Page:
As PPC has been described as the treatment of “total pain” , the ideal multidimensional PROM should encompass not only physical, but also psychological, social, existential, and practical matters . This is supported by the study of Ribbers et al.  which identified six core outcome domains among parents of children with life-limiting conditions and neurological impairment: symptom control, respite and support, normalcy, security, empowerment, and coping with the disease. However, the complexity of composite outcome tools measuring several aspects might make them less useful in a clinical settings . A clinically relevant and practical solution could be the application of an initial, single-item PROM indicating if there is a need for assessment with more comprehensive PROMs. An example is one brief question about whether the child is at peace , or the distress thermometer screening tool . The short time needed to answer such brief PROMs contributes to their usefulness in clinical practice. Another way of reducing the number of PROM items could be to use a computerized assessment system (CAT), which has been previously used in children , or more responsive tools; where each next item presented to the respondent is based on the previous response. Such responsive tools have been applied in several of the studies in this review [47, 48, 53, 64, 69, 74, 78, 99, 101, 131, 135].
Overall, practical aspects were of little focus among the included papers. Of those reporting modes of delivery, paper, or web-based were equally frequent, while the time to complete the PROMs ranged from 45 s to 2 h. A well-described barrier concerning existing validated tools is the lengthy time required to complete a PROM . The lack of focus on delivery mode and expected response time may be explained by the fact that children in PPC constitute a heterogeneous group; thus, it may be challenging to provide time estimates because children’s ability to self-report might vary. In addition, outcomes are often reported together, making it challenging to describe such details for each PROM. The study design and rationale of applying and reporting on a PROM might also provide some explanation to why details on the practicalities regarding PROMs was lacking. If the use of a PROM is to assess its feasibility in a clinical setting, the practicalities should be reported alongside the PROM characteristics. Thus, more focus on the practicalities of PROMs remains important for future research and in future reporting of PROM research.
The most frequently studied condition among the reviewed reports is childhood cancer, representing TfSL- patient group 1 . This finding corresponds with previous reviews [12, 14, 15], although from a different methodological approach. A majority of the reports focused on CAYAs with cancer in the course of care pathway 2, i.e. during ongoing care, while a few (retrospective) reports focus on young cancer patients in care pathway 3 (end-of-life care). Two studies reported on the application of PROMs for CAYAs with cancer in care pathway 1 (at time of diagnosis) [85, 95]. It is not possible to conclude why there is a lack of PROMs reported in other patient groups. One reason might be that the field of PPC has developed from adult palliative care, which originated from adult oncology . This could be a reason why CAYAs in TfSL- groups 2–4 have not been the focus of PROMs studies in PPC. It is noteworthy that CAYAs with neurological LL/LT conditions represent the group with the second highest prevalence within PPC in the Western world , yet the vast majority of studies on PROMs in PPC have not included these patients. Hence, there is a large potential to increase and improve the use of PROMs (including proxy-reporting) to better capture the needs and outcomes of CAYAs with progressive neurodegenerative or metabolic conditions [12, 61]. The misconception of PPC as exclusively end-of-life care may be another reason why some groups of patients have rarely been included in PROM research [146,147,148].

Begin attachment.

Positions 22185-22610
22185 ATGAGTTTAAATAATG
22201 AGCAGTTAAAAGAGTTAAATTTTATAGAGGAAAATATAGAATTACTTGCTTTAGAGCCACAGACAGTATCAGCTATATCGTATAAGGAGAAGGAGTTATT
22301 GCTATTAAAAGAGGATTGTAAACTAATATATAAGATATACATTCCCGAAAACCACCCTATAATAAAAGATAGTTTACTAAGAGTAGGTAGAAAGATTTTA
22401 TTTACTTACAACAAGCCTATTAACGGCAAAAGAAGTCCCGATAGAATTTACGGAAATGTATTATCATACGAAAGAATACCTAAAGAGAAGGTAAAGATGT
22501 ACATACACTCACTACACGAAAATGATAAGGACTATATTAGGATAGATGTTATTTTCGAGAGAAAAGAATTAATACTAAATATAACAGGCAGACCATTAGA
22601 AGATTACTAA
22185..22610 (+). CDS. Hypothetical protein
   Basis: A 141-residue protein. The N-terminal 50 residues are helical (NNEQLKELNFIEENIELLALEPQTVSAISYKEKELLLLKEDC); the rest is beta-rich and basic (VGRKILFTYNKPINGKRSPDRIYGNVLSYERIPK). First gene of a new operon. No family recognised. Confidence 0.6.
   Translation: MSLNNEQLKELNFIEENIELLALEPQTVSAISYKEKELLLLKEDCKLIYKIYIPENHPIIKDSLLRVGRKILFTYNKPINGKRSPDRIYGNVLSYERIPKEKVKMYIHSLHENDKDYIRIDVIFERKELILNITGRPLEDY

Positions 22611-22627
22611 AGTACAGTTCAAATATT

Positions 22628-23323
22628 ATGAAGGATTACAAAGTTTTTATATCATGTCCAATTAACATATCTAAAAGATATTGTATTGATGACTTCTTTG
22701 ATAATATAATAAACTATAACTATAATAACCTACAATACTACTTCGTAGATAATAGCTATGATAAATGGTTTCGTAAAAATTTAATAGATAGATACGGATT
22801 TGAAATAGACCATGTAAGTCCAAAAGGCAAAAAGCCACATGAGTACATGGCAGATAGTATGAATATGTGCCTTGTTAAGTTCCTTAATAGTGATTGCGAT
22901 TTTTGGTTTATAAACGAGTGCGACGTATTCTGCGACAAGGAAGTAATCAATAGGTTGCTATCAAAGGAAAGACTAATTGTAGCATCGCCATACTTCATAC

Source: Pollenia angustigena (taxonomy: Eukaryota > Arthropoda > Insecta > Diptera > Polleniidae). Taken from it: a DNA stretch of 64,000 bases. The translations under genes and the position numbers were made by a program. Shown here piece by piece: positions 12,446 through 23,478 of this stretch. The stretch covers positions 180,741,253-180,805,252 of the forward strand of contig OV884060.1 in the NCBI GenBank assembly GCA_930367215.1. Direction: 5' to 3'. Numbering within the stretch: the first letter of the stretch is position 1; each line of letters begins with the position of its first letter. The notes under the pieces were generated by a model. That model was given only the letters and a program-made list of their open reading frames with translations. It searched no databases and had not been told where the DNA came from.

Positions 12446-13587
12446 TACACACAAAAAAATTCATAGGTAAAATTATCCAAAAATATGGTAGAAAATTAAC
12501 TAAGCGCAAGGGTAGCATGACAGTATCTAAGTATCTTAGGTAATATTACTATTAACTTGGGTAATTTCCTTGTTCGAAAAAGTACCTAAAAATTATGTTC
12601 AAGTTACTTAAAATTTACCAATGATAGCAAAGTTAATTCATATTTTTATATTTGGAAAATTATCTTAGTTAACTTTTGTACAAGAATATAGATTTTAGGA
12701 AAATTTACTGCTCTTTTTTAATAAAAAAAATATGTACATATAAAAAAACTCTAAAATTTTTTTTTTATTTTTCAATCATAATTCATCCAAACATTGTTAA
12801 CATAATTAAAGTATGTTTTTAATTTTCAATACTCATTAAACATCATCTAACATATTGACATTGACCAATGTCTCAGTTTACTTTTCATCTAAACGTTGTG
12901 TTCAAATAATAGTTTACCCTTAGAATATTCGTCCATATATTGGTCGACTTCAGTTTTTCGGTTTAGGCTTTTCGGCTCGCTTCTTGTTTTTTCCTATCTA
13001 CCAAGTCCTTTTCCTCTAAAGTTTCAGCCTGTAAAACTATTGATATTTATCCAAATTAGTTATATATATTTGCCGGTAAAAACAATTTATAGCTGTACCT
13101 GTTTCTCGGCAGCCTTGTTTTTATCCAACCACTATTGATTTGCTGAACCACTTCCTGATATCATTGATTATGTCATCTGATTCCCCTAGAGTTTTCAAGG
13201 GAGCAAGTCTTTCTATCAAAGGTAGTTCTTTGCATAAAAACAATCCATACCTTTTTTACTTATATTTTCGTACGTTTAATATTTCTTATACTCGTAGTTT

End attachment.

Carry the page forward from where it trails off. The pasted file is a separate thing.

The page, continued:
Proxy reporting is the only way to obtain patient-centered outcomes for most CAYAs in TfSL-group 3, for patients in the perinatal pathway and in end-of-life care. Issues related to proxy reporting is a complex matter [22, 112, 128] and far beyond the scope of this review. Several studies have found indications of discordance between patient and proxy reporting in PPC [128, 149]. Although previous evidence has suggested that validated tools for patient self-reporting are scarce in PPC , our review identified a high number of PROMs used in CAYAs eligible for PPC. Studies of PROMs for children and adolescents nearing the end of life have shown that self-reporting is possible, even under such severe circumstances, provided the use of appropriate modes of delivery (such as electronic devices) and flexibility for the patient to self-report [88, 136]. Furthermore, gamification has been on the rise in PPC and can be a well-suited method to allow children to self-report on individualized outcomes, such as through the electronic PROM called AquaScouts . Thus, future research should explore the use of new administration modes such as pictures, drawings, or pictograms in combination with new technologies.
Despite efforts to conduct a comprehensive and systematic literature search, there remains a risk of missing relevant studies that should have been identified. We did not conduct reference searches among the included reports, and some papers may have been missed due to language restrictions. In addition, although the amount of gray literature on this subject is substantial, this was not included as our review was limited to the inclusion of reports (studies) published in peer-reviewed journals.